Rider Fails To Meet Federal Progress Standards

Rider Fails To Meet Federal Progress Standards

Wichita Falls is separated into three high schools. Two schools met AYP. One did not.

AYP (Adequate Yearly Progress) is the measurement of the progress schools make each year related to the percentage of 10th grade students that pass the math and reading standardized tests.

Last year, Rider did not meet AYP. The ideal percentage of students passing the math test was not met in all Rider’s subgroups (white, Hispanic, and low-socioeconomic).

According to Vice Principal Synthia Kirby, AYP is measured through the federal government. It is for schools that accept federal funds for free and reduced lunch, which Rider does not do. Though Rider does not have to meet AYP by that technicality, Kirby says that it is one of the administrators’ goals.

“We’re putting new things into place this year,” Kirby said.

Freshmen who did not pass the math test must take regular algebra 1 as well as a math lab course. Sophomores who did not pass must take both geometry and math models. There is also increased tutoring for each of the four core areas.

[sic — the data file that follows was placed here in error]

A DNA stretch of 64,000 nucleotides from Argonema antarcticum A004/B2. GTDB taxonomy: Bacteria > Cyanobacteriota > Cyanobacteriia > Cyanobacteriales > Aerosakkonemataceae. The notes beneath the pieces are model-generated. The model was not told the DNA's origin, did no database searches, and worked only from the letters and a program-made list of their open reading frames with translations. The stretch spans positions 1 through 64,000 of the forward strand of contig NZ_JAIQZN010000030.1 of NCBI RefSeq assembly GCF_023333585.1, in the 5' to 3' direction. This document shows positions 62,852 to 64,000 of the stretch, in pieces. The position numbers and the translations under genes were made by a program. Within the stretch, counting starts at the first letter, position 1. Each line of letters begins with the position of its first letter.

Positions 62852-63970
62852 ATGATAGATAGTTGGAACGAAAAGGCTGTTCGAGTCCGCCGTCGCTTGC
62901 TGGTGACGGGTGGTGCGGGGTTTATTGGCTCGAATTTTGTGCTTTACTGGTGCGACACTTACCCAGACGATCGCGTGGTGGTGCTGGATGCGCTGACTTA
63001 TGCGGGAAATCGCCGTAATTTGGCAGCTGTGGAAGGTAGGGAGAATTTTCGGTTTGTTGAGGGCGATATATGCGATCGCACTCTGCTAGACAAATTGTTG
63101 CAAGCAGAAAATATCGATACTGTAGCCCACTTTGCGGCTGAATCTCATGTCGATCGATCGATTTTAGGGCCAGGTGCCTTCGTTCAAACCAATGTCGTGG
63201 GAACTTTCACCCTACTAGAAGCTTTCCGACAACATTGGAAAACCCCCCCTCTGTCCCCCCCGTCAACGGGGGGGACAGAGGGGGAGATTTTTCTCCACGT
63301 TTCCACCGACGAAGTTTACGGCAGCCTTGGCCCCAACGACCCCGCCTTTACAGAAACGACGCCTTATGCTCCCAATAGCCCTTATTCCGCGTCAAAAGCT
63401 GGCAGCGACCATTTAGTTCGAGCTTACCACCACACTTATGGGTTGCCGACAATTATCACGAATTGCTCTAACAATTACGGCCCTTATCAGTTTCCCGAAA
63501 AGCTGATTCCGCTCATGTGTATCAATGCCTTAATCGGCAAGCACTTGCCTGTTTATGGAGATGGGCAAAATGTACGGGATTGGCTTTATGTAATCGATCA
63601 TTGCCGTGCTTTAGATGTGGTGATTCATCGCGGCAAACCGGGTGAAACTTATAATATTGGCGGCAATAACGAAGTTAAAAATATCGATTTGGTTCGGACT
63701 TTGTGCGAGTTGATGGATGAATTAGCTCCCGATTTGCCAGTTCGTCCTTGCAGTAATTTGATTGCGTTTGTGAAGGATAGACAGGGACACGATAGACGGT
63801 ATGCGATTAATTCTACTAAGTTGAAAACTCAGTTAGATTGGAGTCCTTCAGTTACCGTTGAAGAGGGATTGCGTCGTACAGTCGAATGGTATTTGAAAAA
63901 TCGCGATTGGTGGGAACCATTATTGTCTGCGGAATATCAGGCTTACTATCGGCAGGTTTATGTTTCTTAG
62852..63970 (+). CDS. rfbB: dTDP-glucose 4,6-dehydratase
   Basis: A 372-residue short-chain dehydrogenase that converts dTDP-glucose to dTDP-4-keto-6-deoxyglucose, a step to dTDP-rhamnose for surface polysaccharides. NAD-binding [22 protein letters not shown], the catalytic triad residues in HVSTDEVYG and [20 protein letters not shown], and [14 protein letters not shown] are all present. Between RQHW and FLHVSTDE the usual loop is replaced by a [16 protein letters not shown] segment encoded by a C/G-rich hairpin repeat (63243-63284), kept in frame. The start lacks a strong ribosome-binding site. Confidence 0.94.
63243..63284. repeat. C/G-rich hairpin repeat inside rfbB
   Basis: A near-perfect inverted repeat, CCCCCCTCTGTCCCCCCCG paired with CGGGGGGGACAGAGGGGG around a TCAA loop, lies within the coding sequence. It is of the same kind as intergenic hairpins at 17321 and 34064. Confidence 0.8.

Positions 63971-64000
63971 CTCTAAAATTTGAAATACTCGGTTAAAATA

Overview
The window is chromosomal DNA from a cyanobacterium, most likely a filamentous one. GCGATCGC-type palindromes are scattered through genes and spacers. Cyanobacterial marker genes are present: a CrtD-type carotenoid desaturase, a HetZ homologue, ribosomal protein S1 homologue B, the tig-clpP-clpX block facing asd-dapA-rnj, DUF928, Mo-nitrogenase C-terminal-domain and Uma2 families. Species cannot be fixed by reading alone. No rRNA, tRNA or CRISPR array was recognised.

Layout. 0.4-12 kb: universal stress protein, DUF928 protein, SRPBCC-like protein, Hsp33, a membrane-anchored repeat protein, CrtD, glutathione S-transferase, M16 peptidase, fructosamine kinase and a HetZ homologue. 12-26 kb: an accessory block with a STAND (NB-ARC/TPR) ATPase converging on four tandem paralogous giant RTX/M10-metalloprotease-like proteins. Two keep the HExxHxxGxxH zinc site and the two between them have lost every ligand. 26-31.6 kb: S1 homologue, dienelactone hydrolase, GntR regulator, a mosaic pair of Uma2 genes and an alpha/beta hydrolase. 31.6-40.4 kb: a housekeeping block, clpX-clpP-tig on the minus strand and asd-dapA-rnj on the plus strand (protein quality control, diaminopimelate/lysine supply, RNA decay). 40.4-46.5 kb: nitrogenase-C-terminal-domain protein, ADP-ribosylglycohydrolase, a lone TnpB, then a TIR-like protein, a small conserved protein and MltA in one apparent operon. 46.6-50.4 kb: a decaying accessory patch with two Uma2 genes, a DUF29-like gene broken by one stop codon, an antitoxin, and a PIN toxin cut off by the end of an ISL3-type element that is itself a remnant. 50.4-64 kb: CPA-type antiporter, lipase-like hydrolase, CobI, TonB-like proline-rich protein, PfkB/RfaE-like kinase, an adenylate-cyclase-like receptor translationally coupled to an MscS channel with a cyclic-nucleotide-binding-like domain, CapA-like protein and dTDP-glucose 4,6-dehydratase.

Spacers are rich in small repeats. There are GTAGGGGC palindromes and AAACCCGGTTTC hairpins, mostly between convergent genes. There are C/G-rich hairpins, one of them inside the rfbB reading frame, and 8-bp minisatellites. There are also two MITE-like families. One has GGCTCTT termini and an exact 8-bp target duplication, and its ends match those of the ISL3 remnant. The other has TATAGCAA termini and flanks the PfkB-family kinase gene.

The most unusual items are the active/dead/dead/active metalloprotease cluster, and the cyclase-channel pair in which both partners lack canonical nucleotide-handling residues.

With these new policies, Kirby thinks we will meet the goal in math this year.

“My area of concern is English/language arts,” Kirby said.

Unlike previous years, sophomores’ skills will be tested in the EOC test instead of the TAKS.

“In the past we’ve done so well,” Kirby said. “But this year it’s a different test. It will be like comparing apples to oranges.”

According to sophomore English teacher Polly Birkhead, the reading section is harder but more comprehensive. However, the writing section is completely different. There is no longer a personal narrative. Instead, there are two essays: persuasive and expository.

Sophomore Kayleigh Del Rio said that taking the STAAR for the first time last year was nerve-wracking, but she thinks this year it will be less difficult. She said that her English teacher, Hannah Clement, prepares the class for the test by having them do STAAR formatted essays, multiple-choice worksheets, and class discussions.

“I expect there to be a learning curve,” Birkhead said. “Teachers don’t know the test as well as they know TAKS, and we’re not getting information from the state.”

In years past, Rider did not qualify for federal funding, but that may change soon. If the AYP goals are not met, that would not only be bad publicity for Rider, but the school would also be subjected to federal actions for improvement.

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